7-Eleven Launches First API And It's Not for Slurpees

Adam DuVander
Aug. 30 2012, 09:19AM EDT

The ubiquitous U.S. corner store 7-Eleven is helping with an unlikely type of convenience: polling in the upcoming U.S. election. For the last three elections, the store has made red and blue cups to represent the candidates. When customers come to get their coffee, they have the opportunity to "vote" for one of the two main parties. For the upcoming election, that data will be included in the 7-Eleven Election API, so developers can have ready access to the current entirely unscientific polling numbers.

The company says its results in the past have been within "a couple of percentage points of the popular vote." As Americans know, it's the electoral college that determines the winner, so local results have a greater impact than the popular vote. For that reason, 7-Eleven lets developers get down to the neighborhood level for results.

7-Eleven's new service is similar to Walgreens first API in that it's a major brick-and-mortar chain dipping its toe into API waters. Just as Walgreens plans additional APIs, so does 7-Eleven, which points to its product catalog and other location data as likely next steps.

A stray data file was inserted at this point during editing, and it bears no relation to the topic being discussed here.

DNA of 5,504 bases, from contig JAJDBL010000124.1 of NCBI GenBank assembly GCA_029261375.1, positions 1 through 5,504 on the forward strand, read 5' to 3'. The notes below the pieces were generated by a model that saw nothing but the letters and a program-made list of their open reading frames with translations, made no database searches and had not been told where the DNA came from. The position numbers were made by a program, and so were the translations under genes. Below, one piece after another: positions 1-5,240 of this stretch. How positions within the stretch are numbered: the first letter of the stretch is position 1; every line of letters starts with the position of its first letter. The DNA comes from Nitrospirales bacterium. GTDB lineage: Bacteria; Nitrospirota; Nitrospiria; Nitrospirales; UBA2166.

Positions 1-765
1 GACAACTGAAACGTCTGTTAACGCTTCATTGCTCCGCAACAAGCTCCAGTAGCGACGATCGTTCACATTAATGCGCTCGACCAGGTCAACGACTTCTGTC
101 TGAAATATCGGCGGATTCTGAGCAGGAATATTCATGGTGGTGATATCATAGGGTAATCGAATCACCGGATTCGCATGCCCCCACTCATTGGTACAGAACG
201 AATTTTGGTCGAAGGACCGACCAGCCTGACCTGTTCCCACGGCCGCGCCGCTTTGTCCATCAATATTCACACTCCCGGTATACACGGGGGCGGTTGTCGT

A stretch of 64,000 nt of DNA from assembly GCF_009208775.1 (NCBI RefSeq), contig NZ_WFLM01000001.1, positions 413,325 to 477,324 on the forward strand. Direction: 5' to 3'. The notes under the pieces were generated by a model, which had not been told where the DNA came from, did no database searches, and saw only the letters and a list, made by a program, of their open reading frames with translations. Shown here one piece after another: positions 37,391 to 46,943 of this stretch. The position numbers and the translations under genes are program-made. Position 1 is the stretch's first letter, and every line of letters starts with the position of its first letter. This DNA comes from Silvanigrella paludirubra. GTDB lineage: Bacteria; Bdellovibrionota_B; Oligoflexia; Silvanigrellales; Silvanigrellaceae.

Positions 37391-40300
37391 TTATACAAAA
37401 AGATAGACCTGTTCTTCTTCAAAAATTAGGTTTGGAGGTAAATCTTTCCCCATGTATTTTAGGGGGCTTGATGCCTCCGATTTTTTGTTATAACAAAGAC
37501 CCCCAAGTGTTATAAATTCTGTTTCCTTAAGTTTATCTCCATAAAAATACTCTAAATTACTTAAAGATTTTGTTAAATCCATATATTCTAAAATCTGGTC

Of course, if what you're really after is polling numbers, you can get more scientific numbers from the Huffington Post Pollster API or peruse the 21 politics APIs.

Adam DuVander Hi! I'm Developer Communications Director for SendGrid and former Executive Editor of ProgrammableWeb. I currently serve as a Contributing Editor. If you have API news, or are interested in writing for ProgrammableWeb, please contact editor@programmableweb.com Though I'm a fan of anything API-related, my particular interest is in mapping. I've published a how-to book, Map Scripting 101, to get anyone started making maps on websites. In a not-so-distant past life I wrote for Wired and Webmonkey.



[...] 2.) Coffee Cup Polling: 7-Election is 7-Eleven’s first (genius) forray into API marketing. Using coffee cups marked either Romney or Obama, 7-Eleven customers can vote for the presidential candidate of their choice and developers can visit the chain’s API for non-scientific polling results. Never has which coffee cup you pick been so, well, hot. [...]